How Union Cowork Brings Neighborhood-centric Coworking to Southern California

Union Cowork founder Jamie Miller didn’t plan to open a coworking space when he leased a large San Diego office for his architecture business in 2011. But he found he was lonely working in the space by himself, so he subleased parts of it out.

The available space filled up immediately and signaled a need in the local market for flexible, community-based workspace. In 2013, Miller launched the first Union Cowork. The company has since grown to five locations throughout the San Diego and Los Angeles areas.

I spoke with Lindsey Kneeland, community manager at the Encinitas location, about Union Cowork’s neighborhood-centric approach to coworking, attracting new members through events, and how being a community manager requires being scrappy.

Cat Johnson: How did you come to Union Cowork, and coworking in general?

Lindsey Kneeland: I had never heard of coworking. I met Jamie through the coffee shop I was working at, where I was looking to move into a more professional situation. He said he was opening a coworking space and asked if I’d be interested in doing that.

It was a really good transition for me because I still have that same feeling of working with people and being in customer service, but I’m managing an office now. And I still make coffee.

Union Cowork is in Southern California now, but I understand there are plans to scale up to 50 or so locations. Is that correct?

The goal is to have 50 locations throughout California. It’s a California-centric company. At this point, we have five locations: two in North Park, one in downtown San Diego, one in North County and one in L.A. County.

With our next wave of openings, we plan to stay in San Diego County because there’s still a need in different locations throughout the area. The idea with Union Cowork is that, because our membership is global, members who work out of one space can just as easily access other locations around town. I tell people, ‘Hey, if you’re going to a baseball game, you should stop in here for a beer, because this is your office too.’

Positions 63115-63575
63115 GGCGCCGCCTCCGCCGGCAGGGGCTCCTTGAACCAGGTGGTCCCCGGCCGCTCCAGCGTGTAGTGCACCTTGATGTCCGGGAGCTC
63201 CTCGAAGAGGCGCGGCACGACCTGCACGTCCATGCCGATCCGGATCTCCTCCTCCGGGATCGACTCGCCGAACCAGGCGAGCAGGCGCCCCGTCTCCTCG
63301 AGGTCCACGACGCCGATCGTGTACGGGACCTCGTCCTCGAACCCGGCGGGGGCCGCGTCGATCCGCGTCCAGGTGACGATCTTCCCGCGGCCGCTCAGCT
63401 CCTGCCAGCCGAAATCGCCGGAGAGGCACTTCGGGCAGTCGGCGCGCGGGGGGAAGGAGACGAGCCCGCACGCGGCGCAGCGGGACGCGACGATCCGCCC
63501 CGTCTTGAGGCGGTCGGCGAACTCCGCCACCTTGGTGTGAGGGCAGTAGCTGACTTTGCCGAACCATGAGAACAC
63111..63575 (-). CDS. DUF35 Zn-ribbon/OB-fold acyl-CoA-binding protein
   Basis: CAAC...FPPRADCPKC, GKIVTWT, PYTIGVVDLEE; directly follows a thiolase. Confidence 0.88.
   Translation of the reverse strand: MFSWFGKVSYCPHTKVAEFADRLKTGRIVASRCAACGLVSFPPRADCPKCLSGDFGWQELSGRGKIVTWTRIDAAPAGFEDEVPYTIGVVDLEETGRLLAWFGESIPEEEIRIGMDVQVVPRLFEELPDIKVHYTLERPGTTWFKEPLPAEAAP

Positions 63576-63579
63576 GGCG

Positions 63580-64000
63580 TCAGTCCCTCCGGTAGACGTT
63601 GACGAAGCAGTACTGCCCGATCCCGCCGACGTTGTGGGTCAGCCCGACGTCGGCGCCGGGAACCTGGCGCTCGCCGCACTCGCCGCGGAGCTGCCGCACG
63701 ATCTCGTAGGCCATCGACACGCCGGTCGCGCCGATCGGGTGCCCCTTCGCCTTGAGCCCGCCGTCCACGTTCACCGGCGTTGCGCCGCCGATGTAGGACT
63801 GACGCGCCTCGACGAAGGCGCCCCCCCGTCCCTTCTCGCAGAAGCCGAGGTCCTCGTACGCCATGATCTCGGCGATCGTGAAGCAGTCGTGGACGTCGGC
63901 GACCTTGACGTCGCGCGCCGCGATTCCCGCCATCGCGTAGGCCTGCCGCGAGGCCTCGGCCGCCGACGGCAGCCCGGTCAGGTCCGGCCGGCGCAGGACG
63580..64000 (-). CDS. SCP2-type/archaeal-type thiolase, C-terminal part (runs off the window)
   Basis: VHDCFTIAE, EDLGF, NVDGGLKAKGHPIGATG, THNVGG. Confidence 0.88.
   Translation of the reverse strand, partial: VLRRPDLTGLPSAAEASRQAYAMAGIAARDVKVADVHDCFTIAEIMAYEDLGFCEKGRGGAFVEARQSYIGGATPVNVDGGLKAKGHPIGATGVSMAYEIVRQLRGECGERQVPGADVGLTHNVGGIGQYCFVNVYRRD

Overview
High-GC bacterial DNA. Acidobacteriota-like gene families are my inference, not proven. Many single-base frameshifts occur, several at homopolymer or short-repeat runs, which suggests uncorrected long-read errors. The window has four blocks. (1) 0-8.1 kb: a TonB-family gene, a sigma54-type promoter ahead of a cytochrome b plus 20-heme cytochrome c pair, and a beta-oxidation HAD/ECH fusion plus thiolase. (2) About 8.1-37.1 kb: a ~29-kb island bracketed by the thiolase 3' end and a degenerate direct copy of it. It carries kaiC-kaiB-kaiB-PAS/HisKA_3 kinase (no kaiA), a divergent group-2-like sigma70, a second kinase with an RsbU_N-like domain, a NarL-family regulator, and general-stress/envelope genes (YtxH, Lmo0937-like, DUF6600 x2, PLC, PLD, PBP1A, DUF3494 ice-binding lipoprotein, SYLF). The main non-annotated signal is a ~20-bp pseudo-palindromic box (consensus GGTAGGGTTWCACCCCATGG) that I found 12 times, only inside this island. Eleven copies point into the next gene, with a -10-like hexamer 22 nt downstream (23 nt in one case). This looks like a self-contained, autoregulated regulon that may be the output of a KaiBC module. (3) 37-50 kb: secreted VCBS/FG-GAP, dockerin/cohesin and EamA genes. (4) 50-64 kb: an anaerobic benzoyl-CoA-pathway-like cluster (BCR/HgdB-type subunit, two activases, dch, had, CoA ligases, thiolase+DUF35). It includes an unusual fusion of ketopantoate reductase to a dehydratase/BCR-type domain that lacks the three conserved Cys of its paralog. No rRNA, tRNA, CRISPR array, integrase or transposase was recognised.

That’s a nice member perk to be able to go to spaces in different parts of town.

It is. And we try to keep everything kind of similar. Each space has its own unique vibe, depending on who is managing it and who’s working out of the space. But all the amenities are the same and the designs are very similar.

Jamie’s an architect and he has a really good eye for design, so all our space are beautiful, high-end, well-designed spaces. They’re living works of art.

How does Union differentiate itself from the growing number of shared workspaces and coworking spaces popping up?

The living art part is definitely a huge part of our buildings. We design them to be really cool. Each space is a place you’ll be proud to bring your clients, whether you’re a lawyer, an interior designer, a graphic designer, whatever you do. When you bring people into your office here, you’re going to feel good about it.

The other thing is that all of our buildings are in urban infill neighborhoods. They’re neighborhoods that are already active, that already have places to walk and see things and bike.

My location is right by a train station and there are tons of coffee shops around. You’re not going to be in an industrial park in the middle of nowhere. And all the locations are street-level.

Union Cowork, in addition to being California-centric, is described as neighborhood-centric. What does that neighborhood aspect look like?